With regards to malicious communications, the Bill aims to criminalise a data message which incites the causing of any damage to any property belonging to, or violence against, a person or a group of persons, which is harmful, which is intimate in nature, and which is distributed without the consent of the person involved. Provision is made in the Bill for an interim protection order pending finalisation of criminal proceedings. In terms of the protection order a court may prohibit any person from distributing the data message or may order an electronic communications service provider or person in control of a computer system to remove or disable access to the data message in question.
The Bill also inserts a new section in the Criminal Law (Sexual Offences and Related Matters) Amendment Act, 2007 to criminalise the harmful disclosure of pornography (or so-called “revenge porn”). The proposed amendment aims to criminalise the disclosure of pornography, threats to disclose pornography and disclosure or threats to disclose pornography for the purposes of obtaining any advantage from a person.
The Criminal Law (Sexual Offences and Related Matters) Amendment Act, 2007 was passed to comprehensively deal with all sexual offences. Criticism was raised against the fact that child pornography is dealt with in a law which mainly relates to the classification of films and publications, which is the primary purpose of the Films and Publications Act, 1996. The new Cybercrimes Bill therefore repeals section 24B of the Films and Publications Act, which criminalises child pornography and the sexual exploitation of children. The new Bill further proposes various amendments to the Sexual Offences Act in order to comprehensively deal with child pornography in accordance with the proposals of the Lanzarote Convention on the Protection of Children against Sexual Exploitation and Sexual Abuse and the Budapest Convention on Cybercrime. The Lanzarote Convention provides for conduct relating to child pornography in the real world which must be criminalised, whilst the Budapest Convention deals with virtual child pornography.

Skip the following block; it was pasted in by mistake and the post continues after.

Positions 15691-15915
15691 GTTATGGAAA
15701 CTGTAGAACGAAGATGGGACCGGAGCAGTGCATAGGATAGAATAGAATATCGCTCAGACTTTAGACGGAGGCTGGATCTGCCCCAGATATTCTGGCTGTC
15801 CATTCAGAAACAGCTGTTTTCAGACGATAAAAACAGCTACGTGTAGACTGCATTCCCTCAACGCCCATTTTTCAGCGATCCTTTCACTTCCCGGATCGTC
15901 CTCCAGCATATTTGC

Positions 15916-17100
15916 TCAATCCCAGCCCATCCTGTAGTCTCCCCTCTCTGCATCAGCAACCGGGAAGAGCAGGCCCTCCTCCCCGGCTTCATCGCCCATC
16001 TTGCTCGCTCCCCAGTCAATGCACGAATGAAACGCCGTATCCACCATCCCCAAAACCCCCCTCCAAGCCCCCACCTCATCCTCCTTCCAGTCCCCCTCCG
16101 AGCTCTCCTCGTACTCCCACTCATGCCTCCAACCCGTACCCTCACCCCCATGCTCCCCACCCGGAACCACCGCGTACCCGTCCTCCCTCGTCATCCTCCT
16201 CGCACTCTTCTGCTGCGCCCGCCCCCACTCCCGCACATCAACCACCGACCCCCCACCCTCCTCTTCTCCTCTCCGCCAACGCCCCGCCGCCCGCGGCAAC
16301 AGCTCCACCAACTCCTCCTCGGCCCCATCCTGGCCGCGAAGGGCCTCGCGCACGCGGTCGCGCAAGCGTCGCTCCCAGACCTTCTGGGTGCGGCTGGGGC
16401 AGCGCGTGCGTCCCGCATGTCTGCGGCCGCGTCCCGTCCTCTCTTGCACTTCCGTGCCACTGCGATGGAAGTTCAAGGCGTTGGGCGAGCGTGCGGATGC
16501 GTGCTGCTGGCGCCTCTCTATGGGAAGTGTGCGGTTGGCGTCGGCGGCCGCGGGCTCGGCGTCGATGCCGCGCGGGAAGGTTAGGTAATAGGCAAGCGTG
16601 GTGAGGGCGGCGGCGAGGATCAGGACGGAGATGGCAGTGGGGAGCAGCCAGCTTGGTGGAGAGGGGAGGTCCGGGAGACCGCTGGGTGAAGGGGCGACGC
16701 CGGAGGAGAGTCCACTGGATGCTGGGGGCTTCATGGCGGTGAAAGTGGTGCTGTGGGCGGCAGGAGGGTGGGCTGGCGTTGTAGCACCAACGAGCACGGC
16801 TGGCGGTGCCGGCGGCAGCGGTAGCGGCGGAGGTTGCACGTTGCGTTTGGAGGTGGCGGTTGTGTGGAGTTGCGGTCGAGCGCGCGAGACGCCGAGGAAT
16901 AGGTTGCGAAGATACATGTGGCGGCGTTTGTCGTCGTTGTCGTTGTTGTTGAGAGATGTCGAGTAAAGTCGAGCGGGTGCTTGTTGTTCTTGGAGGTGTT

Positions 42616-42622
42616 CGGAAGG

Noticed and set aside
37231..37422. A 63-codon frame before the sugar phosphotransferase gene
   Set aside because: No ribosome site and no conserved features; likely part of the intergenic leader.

The new offences will mean that child pornography is now comprehensively criminalised in legislation and thereby addresses the current fragmentary approach.
There are some misconceptions about the Bill that we would like to address. For example, regarding the State Security Agency which has been assigned a role to co-ordinate the implementation of the cybersecurity initiative of Government: the additional structures which need to be established within the State Security Agency do not give any powers to the State Security Agency to control the Internet. In this regard, reference can be made to the functions of the Cyber Security Centre, which is a structure in command of the Government Security Incident Response Teams, and whose functions are primarily associated with the protection of Critical Information Infrastructure and Government Security Incident Response Teams, which is a continuation of the existing Government Security Incident Response Team.